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TRC Final Report

Page Number (Original) 16

Volume 3

Chapter 1

Subsection 10

1967 The Terrorism Act is passed, in terms of which police are empowered to detain in solitary confinement for indefinite periods with no access to visitors. The public is not entitled to information relating to the identity and number of people detained. The Act is allegedly passed to deal with SWA/Namibian opposition and NP politicians assure Parliament it is not intended for local use. Besides being used to detain Toivo ya Toivo and other members of Ovambo People’s Organisation, the Act is used to detain South Africans.
SAP counter-insurgency training begins (followed by similar SADF training in the following year).
Compulsory military service for all white male youths is extended and all ex-servicemen become eligible for recall over a twenty-year period.
Formation of the PAC armed wing, the Azanian Peoples Liberation Army (APLA).
MK guerrillas conduct their first military actions with ZIPRA in north-western Rhodesia in campaigns known as Wankie and Sepolilo. In response, SAP units are deployed in Rhodesia.
1968 The Prohibition of Political Interference Act prohibits the formation and foreign financing of non-racial political parties.
The Bureau of State Security (BOSS) is formed. BOSS operates independently of the police and is accountable to the Prime Minister.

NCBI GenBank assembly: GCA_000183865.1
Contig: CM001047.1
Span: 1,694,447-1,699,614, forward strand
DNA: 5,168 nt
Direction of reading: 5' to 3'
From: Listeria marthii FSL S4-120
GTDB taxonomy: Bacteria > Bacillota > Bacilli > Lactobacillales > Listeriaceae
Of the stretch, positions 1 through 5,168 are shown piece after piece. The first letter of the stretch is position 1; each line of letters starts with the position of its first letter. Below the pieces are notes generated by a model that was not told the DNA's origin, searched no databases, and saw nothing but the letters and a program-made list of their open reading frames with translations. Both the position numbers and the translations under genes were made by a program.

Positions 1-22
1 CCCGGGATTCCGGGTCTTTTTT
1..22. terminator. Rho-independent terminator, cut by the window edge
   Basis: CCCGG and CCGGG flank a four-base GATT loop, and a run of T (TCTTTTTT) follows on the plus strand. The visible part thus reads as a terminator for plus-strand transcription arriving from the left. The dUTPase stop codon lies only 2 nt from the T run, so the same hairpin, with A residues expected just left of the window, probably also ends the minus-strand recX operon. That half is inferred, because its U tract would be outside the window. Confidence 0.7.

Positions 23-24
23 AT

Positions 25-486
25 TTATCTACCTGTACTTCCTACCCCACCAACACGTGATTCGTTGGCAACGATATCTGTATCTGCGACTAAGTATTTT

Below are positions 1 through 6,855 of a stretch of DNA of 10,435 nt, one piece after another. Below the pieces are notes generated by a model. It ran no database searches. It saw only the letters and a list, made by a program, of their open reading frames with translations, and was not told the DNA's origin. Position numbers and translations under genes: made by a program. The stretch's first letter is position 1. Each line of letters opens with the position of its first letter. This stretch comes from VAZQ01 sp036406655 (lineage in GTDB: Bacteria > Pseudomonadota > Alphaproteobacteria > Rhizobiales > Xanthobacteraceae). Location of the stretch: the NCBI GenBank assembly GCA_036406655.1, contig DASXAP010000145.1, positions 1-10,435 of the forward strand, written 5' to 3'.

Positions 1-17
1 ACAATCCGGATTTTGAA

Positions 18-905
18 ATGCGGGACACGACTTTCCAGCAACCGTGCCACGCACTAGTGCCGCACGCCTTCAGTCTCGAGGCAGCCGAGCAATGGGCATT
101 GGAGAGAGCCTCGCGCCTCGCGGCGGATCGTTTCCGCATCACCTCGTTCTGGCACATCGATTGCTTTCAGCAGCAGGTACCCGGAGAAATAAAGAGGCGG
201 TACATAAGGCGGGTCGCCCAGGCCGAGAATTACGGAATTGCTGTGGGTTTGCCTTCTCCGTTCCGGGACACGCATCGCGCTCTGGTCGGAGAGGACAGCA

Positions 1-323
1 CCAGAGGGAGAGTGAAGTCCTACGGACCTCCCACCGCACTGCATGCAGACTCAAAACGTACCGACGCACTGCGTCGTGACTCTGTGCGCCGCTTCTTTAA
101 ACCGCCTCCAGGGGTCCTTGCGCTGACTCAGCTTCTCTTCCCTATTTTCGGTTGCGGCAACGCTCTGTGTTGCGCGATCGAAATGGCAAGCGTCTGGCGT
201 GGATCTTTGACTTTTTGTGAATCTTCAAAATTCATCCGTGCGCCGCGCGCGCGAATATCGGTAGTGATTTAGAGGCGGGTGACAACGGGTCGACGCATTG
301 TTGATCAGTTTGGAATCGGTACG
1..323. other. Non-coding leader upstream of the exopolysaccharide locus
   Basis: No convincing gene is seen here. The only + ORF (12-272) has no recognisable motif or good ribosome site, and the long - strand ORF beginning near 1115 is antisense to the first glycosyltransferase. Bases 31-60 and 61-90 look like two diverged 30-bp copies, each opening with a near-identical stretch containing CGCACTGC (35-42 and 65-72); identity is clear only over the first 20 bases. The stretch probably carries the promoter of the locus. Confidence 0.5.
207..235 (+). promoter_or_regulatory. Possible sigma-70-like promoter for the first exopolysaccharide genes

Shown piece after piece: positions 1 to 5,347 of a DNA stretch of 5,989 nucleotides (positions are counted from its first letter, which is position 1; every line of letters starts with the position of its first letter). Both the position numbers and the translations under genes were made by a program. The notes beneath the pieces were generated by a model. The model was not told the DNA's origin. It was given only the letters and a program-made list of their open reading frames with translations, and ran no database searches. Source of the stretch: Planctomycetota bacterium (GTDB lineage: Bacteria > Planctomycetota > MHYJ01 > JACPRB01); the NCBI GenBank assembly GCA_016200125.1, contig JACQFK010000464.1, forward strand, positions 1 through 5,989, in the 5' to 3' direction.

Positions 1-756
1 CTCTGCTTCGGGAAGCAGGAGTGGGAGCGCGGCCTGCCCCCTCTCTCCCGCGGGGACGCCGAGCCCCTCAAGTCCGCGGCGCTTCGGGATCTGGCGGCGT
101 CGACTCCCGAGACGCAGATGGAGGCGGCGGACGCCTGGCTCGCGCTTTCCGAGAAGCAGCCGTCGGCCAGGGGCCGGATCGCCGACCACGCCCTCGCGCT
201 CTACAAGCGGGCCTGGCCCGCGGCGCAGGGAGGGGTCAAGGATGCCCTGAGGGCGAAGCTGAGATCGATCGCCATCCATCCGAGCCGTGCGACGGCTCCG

The PAC military wing attempts to reach South Africa through Botswana and Mozambique in what becomes known as the Villa Peri campaign.
1969 The ANC holds its first Consultative (Morogoro) Conference in Tanzania, and adopts the ‘Strategies and Tactics of the ANC’ programme, which includes its new approach to the ‘armed struggle’ and ‘political mobilisation’.
PAC President, Robert Sobukwe, is released after spending six years in detention (imposed after the expiry of his three-year prison sentence) and is placed under house arrest in Kimberley.
The South African Students’ Organisation (SASO) is formed by black students, led by Steve Biko, in a breakaway from the white-dominated National Union of South African Students (NUSAS).
Imam Abdullah Haron dies in detention on 27 September after 122 days.
1970 The Bantu Homelands Citizenship Act effectively strips all black South Africans of their citizenship by making them automatic citizens of one of the ten ‘homelands’.
1971 The International Court of Justice revokes South Africa’s mandate in Namibia.
Ahmed Timol dies in detention on 27 October, allegedly by jumping from the tenth floor of John Vorster Square police building.
The World Council of Churches allocates R91 000 of its annual R140 000 fund against racism to liberation movements in Southern Africa – including SWAPO, the ANC, and anti-apartheid groups.
 
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